REVIEW: Quantum Radio by A.G. Riddle

Last Updated on February 12, 2024

Quantum Radio is the newly released multiverse thriller by A.G. Riddle centering on Dr. Tyson Klein, an American particle physicist working at CERN in Geneva. Ty’s research at the Large Hadron Collider leads to a breakthrough discovery in quantum mechanics pointing to the existence of a parallel universe. Ty detects an encoded signal from a type of quantum radio, which he believes contains an important message. He is determined to decode this message, both for the advancement of science and, potentially, for the benefit of humankind.

Quantum RadioTy’s discovery of the quantum radio is an astonishing scientific breakthrough. However, when he presents his work at a scientific conference, Ty immediately becomes the target of a shadowy organization known as the Covenant. With his life in danger, Ty flees to the safety of his estranged parents and the U.S. government.

The scientific premise of Quantum Radio is quite interesting, and I rather enjoyed the first several chapters of the book. Unfortunately, it’s all downhill from there as the plot devolves into a sequence of unbelievable coincidences. Moreover, the intricacies of the quantum radio are deciphered rather arbitrarily through Ty’s intuition rather than any compelling scientific arguments.

Quantum Radio is a fast-paced thriller that recalls Michael Crichton with its no-frills narrative style. A.G. Riddle maintains an even pace over the book’s 113 short chapters.

Regrettably, Quantum Radio strays too far from its sci-fi premise, becoming more of an alternate historical fiction where the Nazis won World War II and plunged the world into an extended period of darkness and oppression. The second half of Quantum Radio has more in common with the dystopian alternate history of The Man in the High Castle than with any science fiction novel.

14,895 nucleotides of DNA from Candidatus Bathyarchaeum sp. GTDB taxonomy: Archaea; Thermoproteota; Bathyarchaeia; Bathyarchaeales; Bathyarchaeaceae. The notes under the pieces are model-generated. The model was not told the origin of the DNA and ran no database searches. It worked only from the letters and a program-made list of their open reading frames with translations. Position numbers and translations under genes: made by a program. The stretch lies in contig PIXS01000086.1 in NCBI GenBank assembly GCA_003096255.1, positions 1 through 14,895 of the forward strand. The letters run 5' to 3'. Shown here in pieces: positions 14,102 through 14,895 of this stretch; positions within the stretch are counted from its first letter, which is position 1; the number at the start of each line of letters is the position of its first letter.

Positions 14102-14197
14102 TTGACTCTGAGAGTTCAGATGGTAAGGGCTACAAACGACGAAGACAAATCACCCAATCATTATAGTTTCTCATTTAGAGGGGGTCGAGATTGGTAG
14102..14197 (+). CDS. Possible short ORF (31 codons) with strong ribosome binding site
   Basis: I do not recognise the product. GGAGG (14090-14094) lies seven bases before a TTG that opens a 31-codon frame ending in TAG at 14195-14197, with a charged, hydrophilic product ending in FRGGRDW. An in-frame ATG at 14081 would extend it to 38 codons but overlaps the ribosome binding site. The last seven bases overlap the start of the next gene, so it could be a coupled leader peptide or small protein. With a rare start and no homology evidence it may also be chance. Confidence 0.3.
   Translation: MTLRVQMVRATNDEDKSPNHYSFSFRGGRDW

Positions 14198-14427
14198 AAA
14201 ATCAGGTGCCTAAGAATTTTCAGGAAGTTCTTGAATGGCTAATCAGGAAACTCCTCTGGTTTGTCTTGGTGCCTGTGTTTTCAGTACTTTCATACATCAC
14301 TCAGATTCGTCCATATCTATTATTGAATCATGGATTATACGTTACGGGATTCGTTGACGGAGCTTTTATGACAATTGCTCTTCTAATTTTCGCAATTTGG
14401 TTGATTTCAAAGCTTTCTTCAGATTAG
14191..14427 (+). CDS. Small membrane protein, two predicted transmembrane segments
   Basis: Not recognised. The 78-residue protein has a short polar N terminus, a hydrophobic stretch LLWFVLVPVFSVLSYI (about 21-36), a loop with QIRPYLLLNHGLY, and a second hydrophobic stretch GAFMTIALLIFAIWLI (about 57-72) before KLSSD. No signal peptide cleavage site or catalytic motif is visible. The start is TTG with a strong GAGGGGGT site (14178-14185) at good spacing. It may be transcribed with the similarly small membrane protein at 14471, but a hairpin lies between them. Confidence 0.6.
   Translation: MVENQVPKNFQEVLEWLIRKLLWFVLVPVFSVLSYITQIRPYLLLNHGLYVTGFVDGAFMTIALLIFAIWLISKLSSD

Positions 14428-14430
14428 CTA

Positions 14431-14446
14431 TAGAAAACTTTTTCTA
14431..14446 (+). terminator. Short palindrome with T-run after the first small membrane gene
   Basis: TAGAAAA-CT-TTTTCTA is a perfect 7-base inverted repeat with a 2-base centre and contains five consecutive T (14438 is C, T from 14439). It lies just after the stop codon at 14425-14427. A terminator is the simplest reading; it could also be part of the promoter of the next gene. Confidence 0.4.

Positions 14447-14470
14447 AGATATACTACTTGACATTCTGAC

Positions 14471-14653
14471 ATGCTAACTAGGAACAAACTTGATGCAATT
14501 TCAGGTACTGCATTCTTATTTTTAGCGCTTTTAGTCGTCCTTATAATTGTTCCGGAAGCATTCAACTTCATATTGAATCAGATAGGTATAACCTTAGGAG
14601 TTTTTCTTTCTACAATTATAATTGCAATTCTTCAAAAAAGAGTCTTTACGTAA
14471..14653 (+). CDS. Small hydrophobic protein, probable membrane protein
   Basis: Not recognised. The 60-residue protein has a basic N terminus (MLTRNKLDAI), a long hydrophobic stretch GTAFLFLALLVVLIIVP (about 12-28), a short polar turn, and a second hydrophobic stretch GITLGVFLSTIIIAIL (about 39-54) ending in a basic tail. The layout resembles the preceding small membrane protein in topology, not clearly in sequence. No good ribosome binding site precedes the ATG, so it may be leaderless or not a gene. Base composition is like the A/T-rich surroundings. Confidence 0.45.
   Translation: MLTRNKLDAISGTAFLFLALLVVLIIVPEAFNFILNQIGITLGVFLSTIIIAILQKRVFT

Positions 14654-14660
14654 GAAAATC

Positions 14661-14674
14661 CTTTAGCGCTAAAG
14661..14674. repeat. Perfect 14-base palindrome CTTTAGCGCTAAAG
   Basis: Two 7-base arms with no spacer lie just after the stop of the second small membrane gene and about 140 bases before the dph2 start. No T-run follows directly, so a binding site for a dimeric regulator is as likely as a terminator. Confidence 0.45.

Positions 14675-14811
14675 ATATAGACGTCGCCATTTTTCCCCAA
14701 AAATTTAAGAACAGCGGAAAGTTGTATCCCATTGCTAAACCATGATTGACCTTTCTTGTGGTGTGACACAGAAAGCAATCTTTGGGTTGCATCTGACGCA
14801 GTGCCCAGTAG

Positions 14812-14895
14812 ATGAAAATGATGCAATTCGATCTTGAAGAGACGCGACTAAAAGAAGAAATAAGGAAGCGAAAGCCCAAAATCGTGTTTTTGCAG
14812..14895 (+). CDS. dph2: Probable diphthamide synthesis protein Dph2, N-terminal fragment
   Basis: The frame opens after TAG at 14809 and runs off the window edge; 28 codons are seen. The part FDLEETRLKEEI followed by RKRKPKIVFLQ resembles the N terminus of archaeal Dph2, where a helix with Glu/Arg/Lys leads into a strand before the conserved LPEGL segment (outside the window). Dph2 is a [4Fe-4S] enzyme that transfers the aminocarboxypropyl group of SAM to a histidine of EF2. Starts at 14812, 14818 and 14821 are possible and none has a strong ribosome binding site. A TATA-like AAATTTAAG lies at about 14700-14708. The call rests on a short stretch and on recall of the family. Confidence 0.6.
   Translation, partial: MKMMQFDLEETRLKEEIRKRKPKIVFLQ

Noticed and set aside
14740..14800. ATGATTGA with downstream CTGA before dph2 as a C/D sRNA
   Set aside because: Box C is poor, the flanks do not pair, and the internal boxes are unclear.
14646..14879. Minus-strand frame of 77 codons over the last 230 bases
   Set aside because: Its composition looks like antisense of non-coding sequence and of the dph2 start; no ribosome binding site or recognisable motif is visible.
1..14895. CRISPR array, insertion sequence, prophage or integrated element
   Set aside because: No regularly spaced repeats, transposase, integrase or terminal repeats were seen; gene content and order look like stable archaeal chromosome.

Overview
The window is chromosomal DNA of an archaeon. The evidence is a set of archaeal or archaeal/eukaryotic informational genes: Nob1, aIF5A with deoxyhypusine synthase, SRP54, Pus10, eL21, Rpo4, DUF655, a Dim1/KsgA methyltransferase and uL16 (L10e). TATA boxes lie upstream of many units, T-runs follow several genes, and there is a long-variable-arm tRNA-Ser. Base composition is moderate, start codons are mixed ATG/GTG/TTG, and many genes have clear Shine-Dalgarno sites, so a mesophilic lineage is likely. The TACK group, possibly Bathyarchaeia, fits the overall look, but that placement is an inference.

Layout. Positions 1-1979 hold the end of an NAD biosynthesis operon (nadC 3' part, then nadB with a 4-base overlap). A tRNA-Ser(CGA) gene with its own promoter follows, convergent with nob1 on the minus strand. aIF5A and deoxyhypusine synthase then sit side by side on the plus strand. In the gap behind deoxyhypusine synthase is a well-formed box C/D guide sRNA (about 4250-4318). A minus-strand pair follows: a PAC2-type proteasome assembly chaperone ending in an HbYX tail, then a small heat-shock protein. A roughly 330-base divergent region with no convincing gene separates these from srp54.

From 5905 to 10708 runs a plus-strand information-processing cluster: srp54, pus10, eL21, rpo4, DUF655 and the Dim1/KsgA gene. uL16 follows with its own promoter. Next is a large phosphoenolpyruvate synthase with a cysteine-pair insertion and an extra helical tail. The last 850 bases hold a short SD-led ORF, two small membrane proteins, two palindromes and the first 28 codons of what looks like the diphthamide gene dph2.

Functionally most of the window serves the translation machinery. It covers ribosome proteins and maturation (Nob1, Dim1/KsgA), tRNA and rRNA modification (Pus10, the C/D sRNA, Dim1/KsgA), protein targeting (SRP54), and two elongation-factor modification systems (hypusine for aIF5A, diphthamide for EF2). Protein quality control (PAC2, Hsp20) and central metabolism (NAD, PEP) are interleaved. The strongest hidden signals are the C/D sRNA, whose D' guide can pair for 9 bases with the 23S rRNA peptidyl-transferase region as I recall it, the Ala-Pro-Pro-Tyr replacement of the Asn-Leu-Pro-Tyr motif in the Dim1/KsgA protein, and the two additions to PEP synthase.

Quantum Radio also suffers from unrealistic dialogue that features characters telling each other things they already know, solely for the benefit of the reader. For example, these supposedly world-leading physicists have a habit of describing basic scientific concepts to each other that they should have all learned as undergraduate students.

But the most cringeworthy scenes occur in the second half of the book, where characters read pages worth of text from museum exhibits at the National Museum of American History in Washington, D.C. With all this extended info dumping, I felt like I was reading an entry in Mary Pope Osborne’s Magic Tree House children’s book series, but with more Nazis.

Ultimately, Quantum Radio falls short of its Crichtonesque aspirations, spoiling an interesting premise by straying too far from its sci-fi roots and by relying too much on awkward dialogue-driven exposition and an overly contrived plot. Grimdark readers with an appetite for mind-bending multiverse science fiction are advised to look elsewhere.


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John Mauro

John Mauro

John Mauro lives in a world of glass amongst the hills of central Pennsylvania. When not indulging in his passion for literature or enjoying time with family, John is training the next generation of materials scientists at Penn State University, where he teaches glass science and materials kinetics. John also loves cooking international cuisine and kayaking the beautiful Finger Lakes region of upstate New York.